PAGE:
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Old 12-26-2010, 06:40 PM   #11 
JKfish
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Stick the shrimp in, and the bacteria will grow on it's own, though it'll take longer than if you seed the tank. You can use a sock, just make sure the sock is a regular white sock, no dyes in it.

Sayurasem, cycling in 6 steps: A. add shrimp/raw fish to a tank with a constantly running filter B. Wait/monitor water for the rise and fall of ammonia. C. Wait/monitor the rise and fall of nitrItes. D. When the tank has readings of 0 ammonia 0 nitrite and visible nitrates, do a massive water change. E. add fish F. Keep up with weekly water changes.
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Old 12-27-2010, 09:56 PM   #12 
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Will the tank cycle today? According to my dad I have to take the shrimps (I put 2 in) out of my tank. The ammonia needs to get between 4 and 8 ppm. Right now it's around 3. I need to cycle it really well because I'm going to be putting 5 fish in almost instantly at the same time (sorority).

So will it get high enough in time? BTW, I put the shrimps in roughly 24 hours ago.

And another question. It is regular for the water to turn cloudy, right?
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Old 12-27-2010, 10:04 PM   #13 
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No the tank will not cycle in one day. You will have to keep providing an ammonia source when the shrimp get removed. Meanwhile, keep testing your water. You will know the cycle is ready once the ammonia drops to 0. It can take up to a few weeks. Please take a look at this thread: http://www.bettafish.com/showthread.php?t=47838

Last edited by Alex09; 12-27-2010 at 10:09 PM.
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Old 12-27-2010, 10:17 PM   #14 
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Well I think it depends on your method.

Mine is to:

1. put the 2 shrimps in

2. wait for ammonia to get between 4 and 8 ppm

3. remove shrimp

4. wait for nitrites ammonia to reach 0, nitrates 10-20.

Then I'm cycled.
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Old 12-27-2010, 10:22 PM   #15 
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oh, I not sure. I did the fish in cycle... I thought you had to constantly be putting in an ammonia source? because once the bacteria no longer has anything to eat (ammonia) it starts to die. Hopefully someone more experienced will comment.
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Old 12-28-2010, 12:28 AM   #16 
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I think it still provides a constant source of ammonia. Because the levels will start going down, but they'll still be there the whole time. Then I'll probably add fish the next day so the bacteria doesn't get a chance to die.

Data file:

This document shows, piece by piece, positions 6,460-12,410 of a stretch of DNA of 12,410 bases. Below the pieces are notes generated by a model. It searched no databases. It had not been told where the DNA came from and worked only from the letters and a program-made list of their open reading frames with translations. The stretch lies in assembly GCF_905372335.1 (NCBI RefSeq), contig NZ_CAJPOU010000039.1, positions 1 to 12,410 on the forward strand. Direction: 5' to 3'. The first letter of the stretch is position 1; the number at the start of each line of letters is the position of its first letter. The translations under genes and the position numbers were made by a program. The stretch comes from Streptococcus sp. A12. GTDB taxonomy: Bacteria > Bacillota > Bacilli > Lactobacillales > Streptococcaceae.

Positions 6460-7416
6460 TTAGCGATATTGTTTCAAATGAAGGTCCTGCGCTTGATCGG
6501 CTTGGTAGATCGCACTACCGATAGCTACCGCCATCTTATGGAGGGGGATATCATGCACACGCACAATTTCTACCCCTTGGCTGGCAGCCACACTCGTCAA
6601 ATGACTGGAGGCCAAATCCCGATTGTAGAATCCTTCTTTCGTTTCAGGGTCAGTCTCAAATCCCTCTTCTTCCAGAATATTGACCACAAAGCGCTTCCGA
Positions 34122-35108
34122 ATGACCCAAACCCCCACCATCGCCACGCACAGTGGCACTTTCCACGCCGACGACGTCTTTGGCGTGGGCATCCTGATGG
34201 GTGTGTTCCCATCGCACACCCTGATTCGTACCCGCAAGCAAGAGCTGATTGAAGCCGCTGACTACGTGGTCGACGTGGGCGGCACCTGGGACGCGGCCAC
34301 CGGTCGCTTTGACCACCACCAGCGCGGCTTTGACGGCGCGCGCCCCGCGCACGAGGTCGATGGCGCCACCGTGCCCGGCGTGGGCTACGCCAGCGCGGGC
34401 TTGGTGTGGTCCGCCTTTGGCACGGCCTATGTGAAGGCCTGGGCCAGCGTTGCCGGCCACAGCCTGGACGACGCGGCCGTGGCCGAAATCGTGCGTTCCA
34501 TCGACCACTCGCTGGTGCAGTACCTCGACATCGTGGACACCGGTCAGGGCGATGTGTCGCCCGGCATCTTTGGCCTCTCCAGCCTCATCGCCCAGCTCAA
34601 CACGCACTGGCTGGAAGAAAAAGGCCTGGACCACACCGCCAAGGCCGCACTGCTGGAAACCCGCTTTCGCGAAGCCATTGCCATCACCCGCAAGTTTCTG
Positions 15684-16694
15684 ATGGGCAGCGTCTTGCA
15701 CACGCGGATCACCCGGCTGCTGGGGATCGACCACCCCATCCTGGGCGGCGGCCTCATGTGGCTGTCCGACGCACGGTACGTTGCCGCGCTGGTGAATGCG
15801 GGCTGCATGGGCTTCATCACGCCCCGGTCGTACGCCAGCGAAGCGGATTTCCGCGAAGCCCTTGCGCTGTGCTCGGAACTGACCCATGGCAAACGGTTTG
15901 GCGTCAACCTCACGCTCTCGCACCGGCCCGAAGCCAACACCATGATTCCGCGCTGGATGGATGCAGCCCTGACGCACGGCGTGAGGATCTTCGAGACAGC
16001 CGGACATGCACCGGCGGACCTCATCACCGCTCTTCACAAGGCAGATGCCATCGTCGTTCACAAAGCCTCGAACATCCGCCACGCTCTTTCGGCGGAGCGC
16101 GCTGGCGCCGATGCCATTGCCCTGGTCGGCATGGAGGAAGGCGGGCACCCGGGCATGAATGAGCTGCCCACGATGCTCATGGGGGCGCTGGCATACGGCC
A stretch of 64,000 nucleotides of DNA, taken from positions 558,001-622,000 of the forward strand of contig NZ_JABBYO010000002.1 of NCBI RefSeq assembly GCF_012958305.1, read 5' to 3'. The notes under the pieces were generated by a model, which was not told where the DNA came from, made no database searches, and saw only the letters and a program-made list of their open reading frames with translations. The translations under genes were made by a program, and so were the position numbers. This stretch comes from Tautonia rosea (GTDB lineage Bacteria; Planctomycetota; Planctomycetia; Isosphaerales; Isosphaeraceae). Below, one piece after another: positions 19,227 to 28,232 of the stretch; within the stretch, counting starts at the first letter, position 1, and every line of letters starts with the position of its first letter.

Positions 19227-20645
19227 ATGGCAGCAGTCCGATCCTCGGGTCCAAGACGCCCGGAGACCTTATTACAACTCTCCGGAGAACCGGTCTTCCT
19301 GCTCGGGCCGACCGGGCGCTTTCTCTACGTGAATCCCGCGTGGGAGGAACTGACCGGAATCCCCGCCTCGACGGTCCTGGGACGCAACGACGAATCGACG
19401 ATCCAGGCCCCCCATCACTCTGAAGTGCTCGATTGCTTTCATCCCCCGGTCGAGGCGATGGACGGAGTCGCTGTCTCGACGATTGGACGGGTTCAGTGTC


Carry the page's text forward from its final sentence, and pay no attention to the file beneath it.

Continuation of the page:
Someone who's done this version of cycling before... tell me how long it takes.

Oh! The ammonia is at 4 ppm BTW.
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Old 12-28-2010, 12:32 PM   #17 
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Not an expert here by any means - but it can take take several weeks for a tank to cycle.

The bacteria do need a constant source of ammonia.

This is not something can be rushed.
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Old 12-30-2010, 04:35 AM   #18 
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Is there any way to reduce the amount of bubbles produced by the filter? It's a penguin biowheel 100, and it makes so many bubbles that they build up at the surface along the edges of the tank.
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Old 12-30-2010, 06:02 AM   #19 
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I dont think it matters if the water goes cloudy because as soon as your bacteria is established you do a water change to get rid of all the crap. That leaves you with a fresh tank of water, a filter full of bacteria and you are ready to put your fish in and they then become the new and constant source of ammonia. From all accounts it seems that cycling can take anywhere from 4 - 8 weeks. All my information is what I have gathered from written accounts and none is from personal experience so take from it what you will. I will be beginning my first cycling tomorrow... best of luck to us all.
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Old 01-01-2011, 06:13 AM   #20 
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Substrate changing....

The bacteria haven't started forming yet. I might be doing a community with cories, and I'd prefer sand. Can I afford to unplug the filter for probably an hour to switch out the substrate and take out the substrate or would it mess up the cycle?
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